Designer diseases

EVERY few years, a plague of European house mice infests one of Australia's grain regions. Roads turn into fur carpets of squashed mice. Millions of dollars' worth of grain is eaten or spoiled. Homes and buildings are damaged. The only defence is poison, a slow painful death for the mice, and for any other animals that can get at the bait.

How much better it would be to have a kinder, gentler form of pest control, one that renders female mice infertile, preventing plagues before they start and leaving native wildlife untouched.

And that is just what the Pest Animal Control-Cooperative Research Centre (PAC-CRC) in Canberra hopes it has created. Its agent could be undergoing contained field trials in Australia within two years, and be commercially available within five.

But there's a catch. The agent in question is a genetically modified virus designed to replicate and spread. It is a new, man-made disease, one of several being developed (see "On the drawing board", opposite). Once released, they will be as hard to control as any other wildlife disease. Like natural diseases, they could be accidentally or deliberately taken to other countries. They could mutate or recombine with other viruses. They could jump species. The consequences could be disastrous.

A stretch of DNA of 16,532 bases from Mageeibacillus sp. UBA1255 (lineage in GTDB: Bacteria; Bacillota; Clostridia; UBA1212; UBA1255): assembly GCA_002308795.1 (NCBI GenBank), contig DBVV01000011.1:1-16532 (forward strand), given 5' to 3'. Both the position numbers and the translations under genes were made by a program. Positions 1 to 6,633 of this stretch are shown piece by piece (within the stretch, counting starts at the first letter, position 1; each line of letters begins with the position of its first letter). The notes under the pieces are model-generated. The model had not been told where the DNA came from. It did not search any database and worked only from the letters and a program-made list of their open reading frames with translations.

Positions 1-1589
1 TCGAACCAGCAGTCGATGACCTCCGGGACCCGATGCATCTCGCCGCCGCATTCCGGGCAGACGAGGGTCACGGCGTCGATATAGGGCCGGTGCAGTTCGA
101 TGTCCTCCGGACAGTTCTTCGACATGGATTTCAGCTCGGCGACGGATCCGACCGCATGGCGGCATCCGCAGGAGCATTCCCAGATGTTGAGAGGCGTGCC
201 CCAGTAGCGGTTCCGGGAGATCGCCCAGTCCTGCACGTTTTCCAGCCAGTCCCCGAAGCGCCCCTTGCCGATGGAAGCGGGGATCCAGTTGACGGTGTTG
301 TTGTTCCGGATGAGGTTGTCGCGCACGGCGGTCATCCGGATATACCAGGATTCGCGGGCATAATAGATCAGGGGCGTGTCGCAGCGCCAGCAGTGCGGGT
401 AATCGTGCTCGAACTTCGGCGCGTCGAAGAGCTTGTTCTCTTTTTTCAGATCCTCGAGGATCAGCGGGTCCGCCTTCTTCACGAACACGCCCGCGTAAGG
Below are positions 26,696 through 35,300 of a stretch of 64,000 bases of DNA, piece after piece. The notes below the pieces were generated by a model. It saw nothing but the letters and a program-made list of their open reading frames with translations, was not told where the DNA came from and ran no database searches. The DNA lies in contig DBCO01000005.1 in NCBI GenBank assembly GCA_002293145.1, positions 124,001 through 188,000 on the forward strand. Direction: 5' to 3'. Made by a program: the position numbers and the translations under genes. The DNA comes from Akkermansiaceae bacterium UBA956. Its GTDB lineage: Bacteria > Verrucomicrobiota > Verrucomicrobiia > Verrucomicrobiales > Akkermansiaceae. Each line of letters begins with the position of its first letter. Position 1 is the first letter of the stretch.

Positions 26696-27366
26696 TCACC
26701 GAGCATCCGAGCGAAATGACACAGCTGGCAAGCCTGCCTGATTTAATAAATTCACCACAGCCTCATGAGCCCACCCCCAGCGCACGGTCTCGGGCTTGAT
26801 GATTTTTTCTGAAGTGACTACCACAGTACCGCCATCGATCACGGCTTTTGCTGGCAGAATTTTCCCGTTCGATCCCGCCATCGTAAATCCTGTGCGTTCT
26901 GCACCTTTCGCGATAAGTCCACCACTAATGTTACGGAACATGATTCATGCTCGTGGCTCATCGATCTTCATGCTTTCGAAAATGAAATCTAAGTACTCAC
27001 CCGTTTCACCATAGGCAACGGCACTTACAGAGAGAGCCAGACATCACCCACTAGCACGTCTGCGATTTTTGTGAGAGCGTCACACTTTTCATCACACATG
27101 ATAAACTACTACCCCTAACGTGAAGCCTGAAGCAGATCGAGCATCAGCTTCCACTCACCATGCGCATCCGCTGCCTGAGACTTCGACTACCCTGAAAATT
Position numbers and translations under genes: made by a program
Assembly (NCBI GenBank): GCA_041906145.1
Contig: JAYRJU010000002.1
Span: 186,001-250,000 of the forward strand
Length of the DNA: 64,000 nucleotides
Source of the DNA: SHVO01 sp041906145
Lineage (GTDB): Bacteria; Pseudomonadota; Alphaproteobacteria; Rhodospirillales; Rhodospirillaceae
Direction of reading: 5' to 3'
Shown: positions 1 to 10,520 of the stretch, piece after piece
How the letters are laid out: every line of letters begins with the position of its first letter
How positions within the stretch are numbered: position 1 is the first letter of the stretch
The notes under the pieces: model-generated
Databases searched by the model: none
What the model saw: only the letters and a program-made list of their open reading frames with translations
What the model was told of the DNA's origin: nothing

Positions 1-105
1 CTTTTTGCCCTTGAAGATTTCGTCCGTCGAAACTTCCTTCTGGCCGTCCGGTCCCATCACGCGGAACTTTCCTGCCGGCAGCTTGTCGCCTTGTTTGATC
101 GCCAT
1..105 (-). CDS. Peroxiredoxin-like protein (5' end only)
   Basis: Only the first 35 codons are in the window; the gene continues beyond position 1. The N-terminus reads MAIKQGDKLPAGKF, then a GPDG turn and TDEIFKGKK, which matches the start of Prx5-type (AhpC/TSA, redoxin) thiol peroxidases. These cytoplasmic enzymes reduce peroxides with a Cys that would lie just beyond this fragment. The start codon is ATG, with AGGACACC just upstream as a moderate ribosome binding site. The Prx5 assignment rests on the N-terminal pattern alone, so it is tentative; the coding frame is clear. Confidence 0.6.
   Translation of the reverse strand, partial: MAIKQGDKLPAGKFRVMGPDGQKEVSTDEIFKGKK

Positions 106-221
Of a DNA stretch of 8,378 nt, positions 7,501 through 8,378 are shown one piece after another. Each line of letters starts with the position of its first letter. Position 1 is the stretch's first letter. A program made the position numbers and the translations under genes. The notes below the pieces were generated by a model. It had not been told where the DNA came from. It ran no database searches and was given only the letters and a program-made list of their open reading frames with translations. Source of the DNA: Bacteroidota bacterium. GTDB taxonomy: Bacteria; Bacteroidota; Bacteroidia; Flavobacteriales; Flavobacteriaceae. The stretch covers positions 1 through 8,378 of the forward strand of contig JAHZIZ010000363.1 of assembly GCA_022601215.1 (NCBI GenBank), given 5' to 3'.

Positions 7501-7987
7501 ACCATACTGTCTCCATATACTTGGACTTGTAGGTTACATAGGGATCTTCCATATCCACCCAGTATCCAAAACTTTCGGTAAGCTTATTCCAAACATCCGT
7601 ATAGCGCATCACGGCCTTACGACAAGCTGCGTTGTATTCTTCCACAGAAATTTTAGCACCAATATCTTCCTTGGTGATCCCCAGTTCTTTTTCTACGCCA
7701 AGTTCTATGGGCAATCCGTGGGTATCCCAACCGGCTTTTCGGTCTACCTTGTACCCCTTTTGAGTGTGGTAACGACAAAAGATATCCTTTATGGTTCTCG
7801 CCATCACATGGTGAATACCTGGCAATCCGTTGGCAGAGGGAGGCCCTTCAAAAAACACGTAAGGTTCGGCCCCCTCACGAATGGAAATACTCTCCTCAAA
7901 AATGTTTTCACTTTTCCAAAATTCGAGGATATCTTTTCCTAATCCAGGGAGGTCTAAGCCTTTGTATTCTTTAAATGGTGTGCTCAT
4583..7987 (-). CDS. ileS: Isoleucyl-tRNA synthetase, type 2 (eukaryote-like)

The European house mouse may be an exotic pest in Australia, for instance, but in many countries it is a native animal and a key part of the food chain. Nor is the mouse virus the only "disseminating" or transmissible genetically modified organism with the potential to spark international conflict. A team in New Zealand is modifying a parasitic nematode to sterilise brushtail possums- a devastating pest in New Zealand but a protected species in Australia. "Once you've let it go, you can't get it back," admits Warwick Grant, head of the team at AgResearch in Upper Hutt. "Biological control has a chequered history. The stakes are pretty high and you don't want to get it wrong." '"/>

Contact: Claire Bowles
New Scientist

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